A leader of the first generation of southern feminists and social activists, Lide Smith Meriwether was president of the Tennessee Woman’s Christian Temperance Union, serving from 1884 until 1897, and then as honorary president for life. Having organized the first Equal Rights Association in Memphis in 1889, she served as president of the Tennessee Equal Rights Association from 1897 until 1900, when she also was made honorary president for life of that group.
Lide Smith was born in Virginia and educated at the Emma Willard Seminary in Pennsylvania. Prior to her marriage, she taught school. In 1856 she married Niles Meriwether, with whom she had three daughters. In 1872 Lide Meriwether began her activism on behalf of women with the publication of Soundings, a periodical dedicated to bringing respectable women to the rescue of prostitutes, who were pictured as victims rather than moral untouchables. During the 1880s she traveled the state founding WCTU local organizations, including unions of African American women. She lobbied for prohibition, for raising the legal age of consent, for a police matron in Memphis, and most notably for woman suffrage. In her suffrage petition of 1895, she argued against the classification of women with minors, aliens, paupers, criminals, and idiots and advocated legal reform that would give women title to their own clothing and earnings, guardianship of their children, and the right to vote.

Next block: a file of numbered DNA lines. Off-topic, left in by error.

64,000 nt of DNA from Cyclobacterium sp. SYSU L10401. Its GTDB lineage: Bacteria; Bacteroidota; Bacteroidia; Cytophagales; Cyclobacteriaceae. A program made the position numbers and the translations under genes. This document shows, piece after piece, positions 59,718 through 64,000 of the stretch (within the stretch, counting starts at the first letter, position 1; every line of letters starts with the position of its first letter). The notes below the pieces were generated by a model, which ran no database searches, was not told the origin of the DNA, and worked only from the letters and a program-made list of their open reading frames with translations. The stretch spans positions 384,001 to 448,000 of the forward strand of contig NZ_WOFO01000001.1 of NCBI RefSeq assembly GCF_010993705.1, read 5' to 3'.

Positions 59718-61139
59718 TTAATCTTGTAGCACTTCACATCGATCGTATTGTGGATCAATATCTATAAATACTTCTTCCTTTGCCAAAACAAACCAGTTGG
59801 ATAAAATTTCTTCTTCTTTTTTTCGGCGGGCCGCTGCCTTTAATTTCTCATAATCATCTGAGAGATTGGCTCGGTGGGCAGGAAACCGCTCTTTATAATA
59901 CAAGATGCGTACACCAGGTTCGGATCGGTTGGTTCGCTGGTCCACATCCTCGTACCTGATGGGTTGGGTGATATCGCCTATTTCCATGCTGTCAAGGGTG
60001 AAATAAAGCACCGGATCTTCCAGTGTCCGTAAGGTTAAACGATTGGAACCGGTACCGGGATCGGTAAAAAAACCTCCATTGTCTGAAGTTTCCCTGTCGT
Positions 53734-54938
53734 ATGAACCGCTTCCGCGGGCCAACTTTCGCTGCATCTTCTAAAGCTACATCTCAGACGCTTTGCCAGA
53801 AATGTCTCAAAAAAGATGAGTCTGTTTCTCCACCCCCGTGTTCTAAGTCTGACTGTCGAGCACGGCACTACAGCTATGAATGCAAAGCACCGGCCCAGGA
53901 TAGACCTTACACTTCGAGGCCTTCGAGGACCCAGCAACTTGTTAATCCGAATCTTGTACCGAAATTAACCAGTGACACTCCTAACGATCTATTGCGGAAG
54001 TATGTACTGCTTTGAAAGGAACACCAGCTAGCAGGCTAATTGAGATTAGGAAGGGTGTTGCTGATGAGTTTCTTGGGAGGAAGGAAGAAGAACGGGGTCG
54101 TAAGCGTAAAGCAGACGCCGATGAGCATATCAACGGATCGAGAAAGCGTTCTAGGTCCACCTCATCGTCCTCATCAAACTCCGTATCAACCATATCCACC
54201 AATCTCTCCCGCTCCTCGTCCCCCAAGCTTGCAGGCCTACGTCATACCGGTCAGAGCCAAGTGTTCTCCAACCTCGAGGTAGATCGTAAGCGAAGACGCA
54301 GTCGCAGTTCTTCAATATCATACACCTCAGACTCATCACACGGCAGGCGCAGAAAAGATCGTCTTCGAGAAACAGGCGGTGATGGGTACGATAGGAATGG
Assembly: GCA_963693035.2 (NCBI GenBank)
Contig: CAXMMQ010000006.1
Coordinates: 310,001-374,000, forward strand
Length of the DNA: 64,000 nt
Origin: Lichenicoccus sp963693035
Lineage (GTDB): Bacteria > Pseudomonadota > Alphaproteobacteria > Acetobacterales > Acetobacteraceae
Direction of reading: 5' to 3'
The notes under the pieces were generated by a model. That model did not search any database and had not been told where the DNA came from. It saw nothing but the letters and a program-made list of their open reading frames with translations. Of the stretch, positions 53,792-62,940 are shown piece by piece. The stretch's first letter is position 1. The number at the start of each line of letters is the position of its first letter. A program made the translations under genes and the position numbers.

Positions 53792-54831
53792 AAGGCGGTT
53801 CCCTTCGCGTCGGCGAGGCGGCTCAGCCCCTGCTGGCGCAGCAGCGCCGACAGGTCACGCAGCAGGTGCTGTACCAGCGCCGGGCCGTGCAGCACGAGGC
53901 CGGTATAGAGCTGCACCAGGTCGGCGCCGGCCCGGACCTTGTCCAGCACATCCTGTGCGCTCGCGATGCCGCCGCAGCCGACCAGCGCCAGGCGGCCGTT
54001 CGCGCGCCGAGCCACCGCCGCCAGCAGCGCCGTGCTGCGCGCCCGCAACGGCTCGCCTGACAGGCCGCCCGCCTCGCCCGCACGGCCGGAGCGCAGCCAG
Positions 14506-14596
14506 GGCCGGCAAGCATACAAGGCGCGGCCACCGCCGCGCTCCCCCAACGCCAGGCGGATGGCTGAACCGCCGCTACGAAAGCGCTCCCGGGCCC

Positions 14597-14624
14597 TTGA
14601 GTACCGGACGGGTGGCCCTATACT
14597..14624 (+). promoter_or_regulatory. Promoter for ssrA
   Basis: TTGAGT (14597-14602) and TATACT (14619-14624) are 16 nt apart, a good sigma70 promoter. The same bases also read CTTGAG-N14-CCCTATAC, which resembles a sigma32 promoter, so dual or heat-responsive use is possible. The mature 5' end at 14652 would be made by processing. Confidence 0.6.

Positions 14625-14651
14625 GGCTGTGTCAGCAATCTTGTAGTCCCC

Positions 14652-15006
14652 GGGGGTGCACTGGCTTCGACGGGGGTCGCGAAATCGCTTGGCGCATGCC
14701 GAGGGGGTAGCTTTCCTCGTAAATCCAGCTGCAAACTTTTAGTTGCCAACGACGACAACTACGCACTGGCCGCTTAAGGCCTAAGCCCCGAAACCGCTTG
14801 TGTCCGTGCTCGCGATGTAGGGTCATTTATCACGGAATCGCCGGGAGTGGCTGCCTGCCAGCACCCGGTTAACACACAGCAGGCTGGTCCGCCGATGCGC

Marsha Wedell, Elite Women and the Reform Impulse in Memphis, 1875-1915 (1992)